So you have a drunk and “incoherent” woman. You have one guy who realizes that having sex with her is actually raping her, and you have at least three more who are at least not going to admit it was rape, and may truly believe it actually wasn’t. But incoherent is a pretty clear line, folks. How you have the audacity to claim that you had consexual sex with an incoherent woman is sort of beyond me. When we get to the point where someone can look at an incoherent person and think it’s OK to have sex with them (i.e., rape them) we’re in serious trouble.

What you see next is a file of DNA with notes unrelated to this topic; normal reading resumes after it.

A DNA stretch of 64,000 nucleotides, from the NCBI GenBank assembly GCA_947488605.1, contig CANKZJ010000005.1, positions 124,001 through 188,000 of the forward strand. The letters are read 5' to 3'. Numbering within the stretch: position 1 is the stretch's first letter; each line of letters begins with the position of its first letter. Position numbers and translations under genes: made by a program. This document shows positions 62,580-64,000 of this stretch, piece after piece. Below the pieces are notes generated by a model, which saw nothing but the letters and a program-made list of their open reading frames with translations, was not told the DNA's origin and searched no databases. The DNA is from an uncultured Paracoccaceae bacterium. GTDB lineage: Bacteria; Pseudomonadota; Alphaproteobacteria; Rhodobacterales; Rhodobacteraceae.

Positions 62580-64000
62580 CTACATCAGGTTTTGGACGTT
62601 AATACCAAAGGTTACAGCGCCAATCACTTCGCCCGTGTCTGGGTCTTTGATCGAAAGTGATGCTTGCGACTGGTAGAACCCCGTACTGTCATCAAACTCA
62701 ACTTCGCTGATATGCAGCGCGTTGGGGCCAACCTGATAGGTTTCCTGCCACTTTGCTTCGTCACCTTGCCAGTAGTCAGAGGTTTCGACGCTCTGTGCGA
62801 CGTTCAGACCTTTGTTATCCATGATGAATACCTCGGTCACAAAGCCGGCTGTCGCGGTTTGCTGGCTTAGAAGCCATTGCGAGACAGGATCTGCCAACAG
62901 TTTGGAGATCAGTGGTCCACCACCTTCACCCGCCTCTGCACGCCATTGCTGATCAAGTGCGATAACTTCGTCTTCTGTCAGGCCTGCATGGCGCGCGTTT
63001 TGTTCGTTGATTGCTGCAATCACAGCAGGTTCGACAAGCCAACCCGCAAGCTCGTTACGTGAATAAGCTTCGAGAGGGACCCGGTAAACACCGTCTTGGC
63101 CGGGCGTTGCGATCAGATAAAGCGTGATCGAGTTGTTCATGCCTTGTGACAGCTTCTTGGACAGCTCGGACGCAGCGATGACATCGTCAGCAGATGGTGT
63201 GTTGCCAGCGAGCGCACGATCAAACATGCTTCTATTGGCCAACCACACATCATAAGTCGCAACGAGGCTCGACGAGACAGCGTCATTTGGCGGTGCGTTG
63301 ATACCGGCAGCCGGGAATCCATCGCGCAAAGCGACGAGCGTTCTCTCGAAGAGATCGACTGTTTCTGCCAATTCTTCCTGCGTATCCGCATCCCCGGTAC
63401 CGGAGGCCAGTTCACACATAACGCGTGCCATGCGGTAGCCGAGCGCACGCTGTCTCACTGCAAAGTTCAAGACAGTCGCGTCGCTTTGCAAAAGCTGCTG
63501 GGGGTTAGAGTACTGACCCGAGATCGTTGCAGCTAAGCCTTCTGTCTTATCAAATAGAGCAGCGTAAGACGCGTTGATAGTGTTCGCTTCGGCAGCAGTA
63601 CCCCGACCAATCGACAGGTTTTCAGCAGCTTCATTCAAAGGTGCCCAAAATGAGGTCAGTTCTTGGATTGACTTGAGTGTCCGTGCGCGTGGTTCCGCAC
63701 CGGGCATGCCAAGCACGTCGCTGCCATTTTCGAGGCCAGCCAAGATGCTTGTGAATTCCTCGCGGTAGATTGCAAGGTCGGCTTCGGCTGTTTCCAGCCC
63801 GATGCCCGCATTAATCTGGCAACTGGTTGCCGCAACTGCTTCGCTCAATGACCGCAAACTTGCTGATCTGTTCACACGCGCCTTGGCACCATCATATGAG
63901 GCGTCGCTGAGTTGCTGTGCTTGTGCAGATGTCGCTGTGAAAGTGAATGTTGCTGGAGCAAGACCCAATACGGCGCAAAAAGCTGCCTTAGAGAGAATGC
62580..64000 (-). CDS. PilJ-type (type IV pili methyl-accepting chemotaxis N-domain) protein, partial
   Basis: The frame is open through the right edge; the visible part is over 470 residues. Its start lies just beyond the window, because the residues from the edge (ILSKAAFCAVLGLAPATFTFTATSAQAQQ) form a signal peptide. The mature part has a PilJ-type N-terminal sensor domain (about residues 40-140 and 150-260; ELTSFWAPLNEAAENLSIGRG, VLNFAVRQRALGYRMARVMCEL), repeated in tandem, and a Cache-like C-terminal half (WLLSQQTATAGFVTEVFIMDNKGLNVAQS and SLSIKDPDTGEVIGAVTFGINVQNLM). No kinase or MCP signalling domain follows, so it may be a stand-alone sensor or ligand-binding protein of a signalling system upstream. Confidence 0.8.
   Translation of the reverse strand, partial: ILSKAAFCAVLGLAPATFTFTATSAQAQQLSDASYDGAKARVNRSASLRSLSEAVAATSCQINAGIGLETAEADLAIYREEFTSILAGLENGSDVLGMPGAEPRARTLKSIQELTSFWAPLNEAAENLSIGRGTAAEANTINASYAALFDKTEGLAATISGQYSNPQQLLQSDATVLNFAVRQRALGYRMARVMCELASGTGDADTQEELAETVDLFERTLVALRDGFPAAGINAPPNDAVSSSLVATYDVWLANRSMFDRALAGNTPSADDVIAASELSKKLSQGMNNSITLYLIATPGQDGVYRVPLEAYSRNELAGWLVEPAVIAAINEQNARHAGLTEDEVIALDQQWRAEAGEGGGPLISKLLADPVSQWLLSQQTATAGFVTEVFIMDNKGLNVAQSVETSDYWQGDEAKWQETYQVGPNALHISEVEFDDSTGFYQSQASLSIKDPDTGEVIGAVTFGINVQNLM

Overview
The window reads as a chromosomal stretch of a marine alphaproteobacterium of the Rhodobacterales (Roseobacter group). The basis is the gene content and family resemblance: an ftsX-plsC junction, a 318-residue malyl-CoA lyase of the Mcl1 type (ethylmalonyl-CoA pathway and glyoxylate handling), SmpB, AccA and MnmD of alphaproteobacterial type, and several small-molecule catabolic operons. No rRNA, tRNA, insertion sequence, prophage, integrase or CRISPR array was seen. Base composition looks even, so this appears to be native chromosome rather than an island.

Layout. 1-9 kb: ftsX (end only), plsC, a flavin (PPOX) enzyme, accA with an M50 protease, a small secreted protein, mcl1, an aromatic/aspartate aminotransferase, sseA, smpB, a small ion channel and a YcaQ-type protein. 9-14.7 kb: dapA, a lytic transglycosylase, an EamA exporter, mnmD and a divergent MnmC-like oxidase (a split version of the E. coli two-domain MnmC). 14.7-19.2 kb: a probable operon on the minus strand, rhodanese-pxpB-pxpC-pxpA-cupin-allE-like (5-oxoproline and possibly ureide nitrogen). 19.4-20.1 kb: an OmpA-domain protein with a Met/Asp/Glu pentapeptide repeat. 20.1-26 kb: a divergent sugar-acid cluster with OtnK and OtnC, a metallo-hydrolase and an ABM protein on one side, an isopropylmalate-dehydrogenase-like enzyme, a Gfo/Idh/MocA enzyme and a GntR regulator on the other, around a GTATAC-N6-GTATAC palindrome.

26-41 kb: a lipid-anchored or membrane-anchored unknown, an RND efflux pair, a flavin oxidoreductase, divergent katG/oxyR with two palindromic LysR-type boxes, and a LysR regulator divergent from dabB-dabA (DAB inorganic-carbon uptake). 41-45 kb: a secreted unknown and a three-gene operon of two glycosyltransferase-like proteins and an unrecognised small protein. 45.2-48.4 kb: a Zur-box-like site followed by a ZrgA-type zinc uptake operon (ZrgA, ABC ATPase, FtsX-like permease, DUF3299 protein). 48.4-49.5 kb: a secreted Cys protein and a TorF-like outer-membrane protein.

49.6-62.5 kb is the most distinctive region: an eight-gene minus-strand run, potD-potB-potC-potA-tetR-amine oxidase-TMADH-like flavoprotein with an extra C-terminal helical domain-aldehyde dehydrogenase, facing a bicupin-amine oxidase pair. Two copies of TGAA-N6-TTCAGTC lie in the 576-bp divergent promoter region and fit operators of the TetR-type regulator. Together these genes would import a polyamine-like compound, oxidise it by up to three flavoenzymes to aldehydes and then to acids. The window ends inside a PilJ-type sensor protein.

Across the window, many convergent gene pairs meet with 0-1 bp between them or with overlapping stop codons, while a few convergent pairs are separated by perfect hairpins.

I guess the point I’m trying to make here, is that there is so much defensiveness about alcohol and consent, as though it’s a really really complicated thing. And ya know, I think that for people who are aren’t raised to think about sex as a shared experience in which two people are actively, positively participating, it can actually seem that complicated. But the reality is that it doesn’t have to be. Having sex with an incapacitated person should be widely understand as rape. Two drunk people having sex should be aware enough of the other person to have a sense of what is or isn’t consent because they’ve been raised to respect other people, and it’s second nature to them to check and make sure their partner is involved. I understand this is reductive; that it’s real nice to think about this sexual utopia where things are simple, but perhaps not a realistic picture of how things are now so what’s the point. But I think that we overcomplicate consent; people say that defining consent is making something natural more complicated than it needs to be, but really isn’t something only complicated when it’s unclear? Wouldn’t the actions themselves be less complicated if we had the complicated conversations beforehand? I dunno. I long for the day when this can be that simple.